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World Heart Day: After a year of physical activity my enlarged heart began to decrease in size

Today marks World Heart Day, a day that aims to educate people about the dangers of neglecting heart health and share the actions that everyone can take to have a healthier heart.

We Are Undefeatable (WAU) is a campaign developed by 15 leading health and social care charities, funded by Sport England and the National Lottery, that supports those living with a range of long-term health conditions to find a form of movement that works for them. For World Heart Day this year, WAU wants to highlight how physical activity can provide a multitude of benefits for people with long-term health problems such as a heart condition, by not only aiding in preventing further implications, but also relieving stress and uplifting moods.

Sharing the story of Heraldo, who lives with a heart condition but still manages to fit physical activity into his daily life,  We Are Undefeatable want to highlight the benefits that staying active can have on our heart health.

Heraldo’s Story

When I’m active, it’s as if my body releases some sort of drug that makes me feel good about myself.”

Getting older hasn’t stopped Heraldo from wanting to be active, but his heart condition and prostate cancer made things more complex. He’s found that some things that were never particularly difficult in the past are now nearly impossible, including some of the exercises he used to do before. By trying a new activity, he found something he enjoys – and something that works out muscles he didn’t even know he had.

Heraldo has found that Pilates classes help strengthen him, while also being an activity he’s able to do. He also works moving more into his daily routine, walking, cycling, and chatting with the people he meets along the way.

Heraldo relishes the level of independence being active gives him. In fact, he’s been able to return to watching Arsenal play at home and enjoys the chance to “mingle with the other Gooner faithful.”

We conducted a short Q&A with Heraldo to gain some more insight into how physical activity has benefited him:

  1. What are your weekly physical exercises? 

“My weekly cardiovascular exercises include cycling and walking to the local fruit and vegetables market and to local shops. I also go for walks through the park and along the canal a few times a month.”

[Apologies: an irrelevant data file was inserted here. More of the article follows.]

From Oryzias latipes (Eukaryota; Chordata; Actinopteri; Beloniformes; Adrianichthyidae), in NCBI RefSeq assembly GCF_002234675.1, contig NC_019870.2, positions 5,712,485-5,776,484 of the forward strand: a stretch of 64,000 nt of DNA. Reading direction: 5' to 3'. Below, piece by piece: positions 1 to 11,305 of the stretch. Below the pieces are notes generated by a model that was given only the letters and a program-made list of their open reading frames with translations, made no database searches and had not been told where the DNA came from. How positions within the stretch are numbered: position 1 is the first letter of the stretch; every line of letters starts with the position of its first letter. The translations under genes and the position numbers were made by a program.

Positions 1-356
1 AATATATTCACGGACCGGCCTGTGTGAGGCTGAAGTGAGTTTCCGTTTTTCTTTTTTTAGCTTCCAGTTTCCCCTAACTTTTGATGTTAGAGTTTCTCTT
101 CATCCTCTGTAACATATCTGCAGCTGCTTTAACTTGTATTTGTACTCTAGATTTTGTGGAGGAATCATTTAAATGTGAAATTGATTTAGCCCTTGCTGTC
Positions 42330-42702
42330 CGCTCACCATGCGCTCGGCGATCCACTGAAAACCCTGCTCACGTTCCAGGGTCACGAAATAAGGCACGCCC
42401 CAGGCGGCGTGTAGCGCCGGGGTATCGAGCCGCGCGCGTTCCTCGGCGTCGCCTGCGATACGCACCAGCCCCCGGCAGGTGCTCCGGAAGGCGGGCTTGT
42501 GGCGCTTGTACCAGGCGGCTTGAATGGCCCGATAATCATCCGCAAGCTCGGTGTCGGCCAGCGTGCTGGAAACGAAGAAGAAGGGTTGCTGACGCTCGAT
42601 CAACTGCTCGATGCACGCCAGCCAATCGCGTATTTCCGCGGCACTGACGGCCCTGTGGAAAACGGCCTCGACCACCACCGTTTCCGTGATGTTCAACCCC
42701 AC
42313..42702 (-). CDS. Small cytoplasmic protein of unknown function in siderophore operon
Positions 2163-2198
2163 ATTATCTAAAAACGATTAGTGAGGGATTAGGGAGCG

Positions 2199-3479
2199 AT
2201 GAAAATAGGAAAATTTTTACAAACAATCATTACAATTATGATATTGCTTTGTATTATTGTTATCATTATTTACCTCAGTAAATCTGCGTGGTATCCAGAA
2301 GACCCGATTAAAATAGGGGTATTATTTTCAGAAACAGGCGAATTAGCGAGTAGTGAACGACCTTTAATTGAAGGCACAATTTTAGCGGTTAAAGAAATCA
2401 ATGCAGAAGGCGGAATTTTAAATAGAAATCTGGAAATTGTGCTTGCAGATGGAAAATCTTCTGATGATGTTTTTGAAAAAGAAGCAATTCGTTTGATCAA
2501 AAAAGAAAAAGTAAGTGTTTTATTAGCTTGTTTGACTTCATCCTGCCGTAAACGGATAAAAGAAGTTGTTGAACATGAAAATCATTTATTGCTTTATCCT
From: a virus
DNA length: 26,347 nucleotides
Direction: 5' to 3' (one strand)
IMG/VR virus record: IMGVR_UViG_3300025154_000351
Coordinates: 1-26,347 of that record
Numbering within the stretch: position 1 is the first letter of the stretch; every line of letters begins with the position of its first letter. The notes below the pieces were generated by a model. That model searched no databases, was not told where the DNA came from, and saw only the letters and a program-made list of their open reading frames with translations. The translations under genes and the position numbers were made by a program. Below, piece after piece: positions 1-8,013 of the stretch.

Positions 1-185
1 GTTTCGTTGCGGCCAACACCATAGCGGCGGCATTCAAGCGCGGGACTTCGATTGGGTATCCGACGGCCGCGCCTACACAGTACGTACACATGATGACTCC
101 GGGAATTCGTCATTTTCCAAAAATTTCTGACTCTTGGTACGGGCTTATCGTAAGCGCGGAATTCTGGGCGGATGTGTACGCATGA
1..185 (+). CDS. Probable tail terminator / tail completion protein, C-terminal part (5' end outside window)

1. How has physical activity helped you manage your heart condition?

 “I had a leaking aortic valve and a rapidly expanding heart, which was life threatening. The Consultant Surgeon suggested remedial open heart surgery as soon as possible.

 After surgery, the enlarged heart was still a concern for my Consultant Surgeon, so I was advised to do a post surgery rehab course, designed to strengthen the heart, as well as other body parts impacted by surgery.

Once I had completed the post-surgery rehab, I then renewed my gym membership and signed up for weekly Pilates sessions to keep moving. I began to frequently use the apparatus in the gym, and bought myself a bicycle so that I could get additional physical exercise too.

 After about a year of weekly physical activity, the Consultant Surgeon monitoring my health post surgery, informed me that my heart had begun to decrease in size! A clear sign the physical activity was helping my heart health move in the right direction.”

  1. Why do you think being active is such an important part of life?

 “Being active is a very important part of everyday life for me, as I value my independence. With the range of activities each day, the chores, the tasks one has to achieve, I feel blessed to be able to actively participate. When We Are Undefeatable got in-touch, I didn’t hesitate to support as I know first hand how important physical activity can be when living with a long-term health condition. For me, it not only helped with my heart, but also lifted my spirits and made me feel proud of my progress.”